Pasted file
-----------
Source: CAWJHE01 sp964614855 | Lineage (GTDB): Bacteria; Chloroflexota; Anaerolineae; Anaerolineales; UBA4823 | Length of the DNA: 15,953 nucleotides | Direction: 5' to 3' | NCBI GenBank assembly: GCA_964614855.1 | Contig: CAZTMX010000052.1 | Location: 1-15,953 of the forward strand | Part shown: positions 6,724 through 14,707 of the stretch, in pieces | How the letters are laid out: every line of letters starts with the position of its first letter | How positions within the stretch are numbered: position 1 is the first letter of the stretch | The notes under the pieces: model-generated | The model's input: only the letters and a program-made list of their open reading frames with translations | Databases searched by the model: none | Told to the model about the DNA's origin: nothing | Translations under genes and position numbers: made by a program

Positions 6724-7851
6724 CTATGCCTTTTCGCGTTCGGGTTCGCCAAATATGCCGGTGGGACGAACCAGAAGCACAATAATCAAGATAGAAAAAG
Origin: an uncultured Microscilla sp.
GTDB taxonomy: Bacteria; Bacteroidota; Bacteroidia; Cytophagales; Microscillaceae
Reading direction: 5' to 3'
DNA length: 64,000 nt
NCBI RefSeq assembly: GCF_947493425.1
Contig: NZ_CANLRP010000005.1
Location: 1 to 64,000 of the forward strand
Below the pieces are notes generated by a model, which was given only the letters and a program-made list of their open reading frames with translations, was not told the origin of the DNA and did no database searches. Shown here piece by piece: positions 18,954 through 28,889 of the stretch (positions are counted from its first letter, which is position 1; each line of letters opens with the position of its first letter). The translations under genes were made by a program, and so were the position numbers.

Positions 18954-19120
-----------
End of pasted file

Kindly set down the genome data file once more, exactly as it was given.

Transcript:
Source: CAWJHE01 sp964614855 | Lineage (GTDB): Bacteria; Chloroflexota; Anaerolineae; Anaerolineales; UBA4823 | Length of the DNA: 15,953 nucleotides | Direction: 5' to 3' | NCBI GenBank assembly: GCA_964614855.1 | Contig: CAZTMX010000052.1 | Location: 1-15,953 of the forward strand | Part shown: positions 6,724 through 14,707 of the stretch, in pieces | How the letters are laid out: every line of letters starts with the position of its first letter | How positions within the stretch are numbered: position 1 is the first letter of the stretch | The notes under the pieces: model-generated | The model's input: only the letters and a program-made list of their open reading frames with translations | Databases searched by the model: none | Told to the model about the DNA's origin: nothing | Translations under genes and position numbers: made by a program

Positions 6724-7851
6724 CTATGCCTTTTCGCGTTCGGGTTCGCCAAATATGCCGGTGGGACGAACCAGAAGCACAATAATCAAGATAGAAAAAG
Origin: an uncultured Microscilla sp.
GTDB taxonomy: Bacteria; Bacteroidota; Bacteroidia; Cytophagales; Microscillaceae
Reading direction: 5' to 3'
DNA length: 64,000 nt
NCBI RefSeq assembly: GCF_947493425.1
Contig: NZ_CANLRP010000005.1
Location: 1 to 64,000 of the forward strand
Below the pieces are notes generated by a model, which was given only the letters and a program-made list of their open reading frames with translations, was not told the origin of the DNA and did no database searches. Shown here piece by piece: positions 18,954 through 28,889 of the stretch (positions are counted from its first letter, which is position 1; each line of letters opens with the position of its first letter). The translations under genes were made by a program, and so were the position numbers.

Positions 18954-19120